Aside from taking a cruise on Loch Ness itself, learning about Highlands culture at the Clansman Centre, or checking out the 19th century abbey, it’s the natural setting in an attractive area of the Scottish Highlands that Fort Augustus enjoys which make this an albeit well-trodden charmer of a town. dreamstime/ Pastel-coloured buildings, shops, pubs, and the atmospheric ruins of 13th century Tarbert Castle make this little town a slice of aesthetic joy on the isthmus that links the Kintyre peninsula to Knapdale.

Mentioned as far back as 731 AD, Tarbert was previously known as the place where ships and boats could be carried across the relatively narrow strip of land to avoid going all the way round the Mull of Kintyre. For walkers, hikers and runners alike, this is the starting point of the 100-mile Kintyre Way, which encompasses the landscape of this incredible peninsula.

This small village began life as a planned community based on fishing, an attempt to stem emigration from the Highlands. As such most of the houses are 19th and 20th century. But its location is very attractive: though on the west coast Plockton faces east, giving it a mild climate and allowing quaintly out-of-place cabbage tree palms to grow here. The town was popular with 20th century art collective the Edinburgh School and continues to attract artists (and tourists) today.

dreamstime/ This town has association with art. Collectives Glasgow Boys (from the late 1800s) and early 20th century Scottish Colourists both of which visited and stayed in the area, establishing an artists’ colony in Kirkcudbright that lasted roughly 30 years.

But the artists kept coming, cementing a reputation for art and artists that lives on today. Founded sometime in the 12th century, Kirkcudbright’s rows of pastel-coloured houses and medieval buildings, such as the 16th century McLellan Castle, clearly add to the town’s allure. flickr/ Situated at the western end of Loch Tay, scenic Killin is in a prime position for Highlands exploration. It’s set very near the raucous Falls of Dochart, which you can see from a stone bridge that crosses the wild white-water.

The famous MacNab clan were dominant here – there’s a prehistoric stone circle in the grounds of their old seat of power, Kinnell House; and you can find their family burial ground on Inchbuie, an island in the River Dochart. To the north of town are the ruins of 17th century Finlarig Castle. But the walking and hiking on nearby mountain Beinn Ghlas alone is worth a trip to this out-of-the-way spot. Pretty Portnahaven is a planned village built in the 19th century – its little white houses are detailed round the windows with different colours, feeling warm and cosy set amidst the rugged scenery.

Its harbour is sheltered and as such attracts grey seals, who have been known to pop in for a spot of sunbathing on the rocks. This is also a haven for birdwatchers: shearwaters, petrels, gannets and auks can be in abundance in Autumn. The remote setting alone, however, with dramatic waves crashing against the shoreline, is attractive enough by itself. The largest town on the largest island of the Inner Hebrides, Portree is very attractive with its pastel-coloured houses and harbour fringed by cliffs – with a pier designed by Thomas Telford to boot.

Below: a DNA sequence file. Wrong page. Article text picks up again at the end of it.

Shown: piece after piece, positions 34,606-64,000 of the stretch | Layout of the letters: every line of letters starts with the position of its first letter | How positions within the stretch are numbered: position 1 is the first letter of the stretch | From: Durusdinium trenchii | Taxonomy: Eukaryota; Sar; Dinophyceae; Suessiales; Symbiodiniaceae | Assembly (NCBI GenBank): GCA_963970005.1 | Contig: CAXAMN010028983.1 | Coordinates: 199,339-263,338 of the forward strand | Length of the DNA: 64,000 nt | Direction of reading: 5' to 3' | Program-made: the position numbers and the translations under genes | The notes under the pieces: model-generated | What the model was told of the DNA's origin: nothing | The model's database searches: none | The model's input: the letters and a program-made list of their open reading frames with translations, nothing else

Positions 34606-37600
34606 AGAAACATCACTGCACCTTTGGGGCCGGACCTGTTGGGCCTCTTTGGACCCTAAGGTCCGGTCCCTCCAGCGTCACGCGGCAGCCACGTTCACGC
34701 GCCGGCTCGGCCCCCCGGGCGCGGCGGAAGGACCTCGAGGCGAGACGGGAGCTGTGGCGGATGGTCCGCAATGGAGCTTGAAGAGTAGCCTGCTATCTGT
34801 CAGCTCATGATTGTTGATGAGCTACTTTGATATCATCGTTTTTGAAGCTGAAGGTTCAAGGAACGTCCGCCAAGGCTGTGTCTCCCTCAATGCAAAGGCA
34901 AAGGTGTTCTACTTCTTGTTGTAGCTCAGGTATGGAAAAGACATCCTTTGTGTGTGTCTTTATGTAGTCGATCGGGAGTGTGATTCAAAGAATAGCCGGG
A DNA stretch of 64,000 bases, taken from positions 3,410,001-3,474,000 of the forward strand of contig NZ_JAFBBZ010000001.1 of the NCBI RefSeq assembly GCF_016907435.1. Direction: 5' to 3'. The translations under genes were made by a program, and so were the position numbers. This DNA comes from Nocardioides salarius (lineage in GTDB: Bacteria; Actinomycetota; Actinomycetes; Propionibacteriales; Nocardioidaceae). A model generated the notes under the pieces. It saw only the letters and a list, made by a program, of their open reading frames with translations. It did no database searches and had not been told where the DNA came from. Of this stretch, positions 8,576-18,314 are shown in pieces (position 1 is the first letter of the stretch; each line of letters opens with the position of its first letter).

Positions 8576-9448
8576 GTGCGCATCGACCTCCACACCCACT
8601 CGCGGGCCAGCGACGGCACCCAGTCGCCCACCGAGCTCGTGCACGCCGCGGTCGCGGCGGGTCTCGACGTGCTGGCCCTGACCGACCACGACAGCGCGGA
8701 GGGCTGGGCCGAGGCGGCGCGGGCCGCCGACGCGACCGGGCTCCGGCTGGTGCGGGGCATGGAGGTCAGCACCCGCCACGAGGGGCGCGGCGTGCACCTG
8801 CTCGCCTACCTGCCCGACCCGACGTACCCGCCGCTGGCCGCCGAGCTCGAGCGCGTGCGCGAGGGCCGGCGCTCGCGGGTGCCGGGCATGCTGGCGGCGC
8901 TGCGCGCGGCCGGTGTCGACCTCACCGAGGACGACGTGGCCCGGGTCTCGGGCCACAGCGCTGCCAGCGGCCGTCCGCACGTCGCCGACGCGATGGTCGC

The town is perfectly situated as a gateway to the rocky scenery of the Trotternish peninsula (one of Scotland’s 40 National Scenic Areas), nearby to the famous landmark the Old Man of Storr, as well as for exploring the rest of Skye. The Aros Centre at Portree celebrates Skye’s Gaelic culture – there are a fair few speakers of the language on the island. Trade with Belgium and the Netherlands influenced the very pretty style of the houses in Pittenweem, with their white walls and red roofs.

One of the most active fishing village in this area of Fife, it became even more busy from 1982 when the village launched its first Arts Festival, which is now one of the best-loved in Scotland; in 2013 over 25,000 turned up – almost 25 times its population. The winding alleys of this picturesque place also brim with history: an abbey dating from 1318 stands over a sacred gave associated with St Fillan.

Situated on the ‘Mainland’ – the largest of the Orkney Islands – this town is all about rugged coastal charm, with brownstone buildings huddled down by the choppy sea. First recorded in the 16th century as the site of an inn, Stromness became important in the next century as a port due to war with France encroaching on the English Channel.

Its pier houses the very comprehensive Pier Arts Gallery, with a lot of 20th century art on show. Less than 20 minutes’ drive north is Skara Brae, a Neolithic site predating both Stonehenge and the Great Pyramids, a collection of mind-bogglingly well preserved houses and just one part of Orkney’s ancient sites. The colourful shops and restaurants of Tobermory on the Isle of Mull are famous for being featured on children’s television programme Balamory, amongst other things.

You can see why: they look incredibly picturesque against the green trees, glassy black water and (often) grey sky. There’s lots to do in town, with the Tobermory Museum, an aquarium, and the Tobermory single malt whisky distillery to visit. Otherwise it’s perfect as a base to explore this island of the Inner Hebrides.